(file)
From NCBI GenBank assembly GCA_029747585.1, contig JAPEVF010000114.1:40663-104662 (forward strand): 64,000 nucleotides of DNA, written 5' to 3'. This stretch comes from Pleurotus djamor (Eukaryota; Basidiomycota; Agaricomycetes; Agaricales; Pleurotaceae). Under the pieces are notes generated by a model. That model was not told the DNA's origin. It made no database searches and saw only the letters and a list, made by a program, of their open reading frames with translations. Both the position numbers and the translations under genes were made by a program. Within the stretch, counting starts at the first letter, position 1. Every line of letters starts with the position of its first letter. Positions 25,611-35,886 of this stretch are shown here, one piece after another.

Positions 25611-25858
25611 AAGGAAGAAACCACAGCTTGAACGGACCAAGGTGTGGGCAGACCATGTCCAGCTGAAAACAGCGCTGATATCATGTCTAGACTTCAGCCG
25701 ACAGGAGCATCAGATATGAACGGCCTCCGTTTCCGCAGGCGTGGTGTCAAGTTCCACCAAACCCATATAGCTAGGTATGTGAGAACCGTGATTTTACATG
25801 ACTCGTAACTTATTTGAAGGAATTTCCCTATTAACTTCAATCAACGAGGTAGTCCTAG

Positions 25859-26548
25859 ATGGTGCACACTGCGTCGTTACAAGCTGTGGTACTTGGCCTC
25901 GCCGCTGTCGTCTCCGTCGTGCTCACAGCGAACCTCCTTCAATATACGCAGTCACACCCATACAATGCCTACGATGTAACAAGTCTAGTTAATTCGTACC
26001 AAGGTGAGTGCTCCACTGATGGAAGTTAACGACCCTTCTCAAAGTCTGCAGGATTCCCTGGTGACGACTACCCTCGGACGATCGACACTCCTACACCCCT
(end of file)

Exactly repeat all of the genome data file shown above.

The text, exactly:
From NCBI GenBank assembly GCA_029747585.1, contig JAPEVF010000114.1:40663-104662 (forward strand): 64,000 nucleotides of DNA, written 5' to 3'. This stretch comes from Pleurotus djamor (Eukaryota; Basidiomycota; Agaricomycetes; Agaricales; Pleurotaceae). Under the pieces are notes generated by a model. That model was not told the DNA's origin. It made no database searches and saw only the letters and a list, made by a program, of their open reading frames with translations. Both the position numbers and the translations under genes were made by a program. Within the stretch, counting starts at the first letter, position 1. Every line of letters starts with the position of its first letter. Positions 25,611-35,886 of this stretch are shown here, one piece after another.

Positions 25611-25858
25611 AAGGAAGAAACCACAGCTTGAACGGACCAAGGTGTGGGCAGACCATGTCCAGCTGAAAACAGCGCTGATATCATGTCTAGACTTCAGCCG
25701 ACAGGAGCATCAGATATGAACGGCCTCCGTTTCCGCAGGCGTGGTGTCAAGTTCCACCAAACCCATATAGCTAGGTATGTGAGAACCGTGATTTTACATG
25801 ACTCGTAACTTATTTGAAGGAATTTCCCTATTAACTTCAATCAACGAGGTAGTCCTAG

Positions 25859-26548
25859 ATGGTGCACACTGCGTCGTTACAAGCTGTGGTACTTGGCCTC
25901 GCCGCTGTCGTCTCCGTCGTGCTCACAGCGAACCTCCTTCAATATACGCAGTCACACCCATACAATGCCTACGATGTAACAAGTCTAGTTAATTCGTACC
26001 AAGGTGAGTGCTCCACTGATGGAAGTTAACGACCCTTCTCAAAGTCTGCAGGATTCCCTGGTGACGACTACCCTCGGACGATCGACACTCCTACACCCCT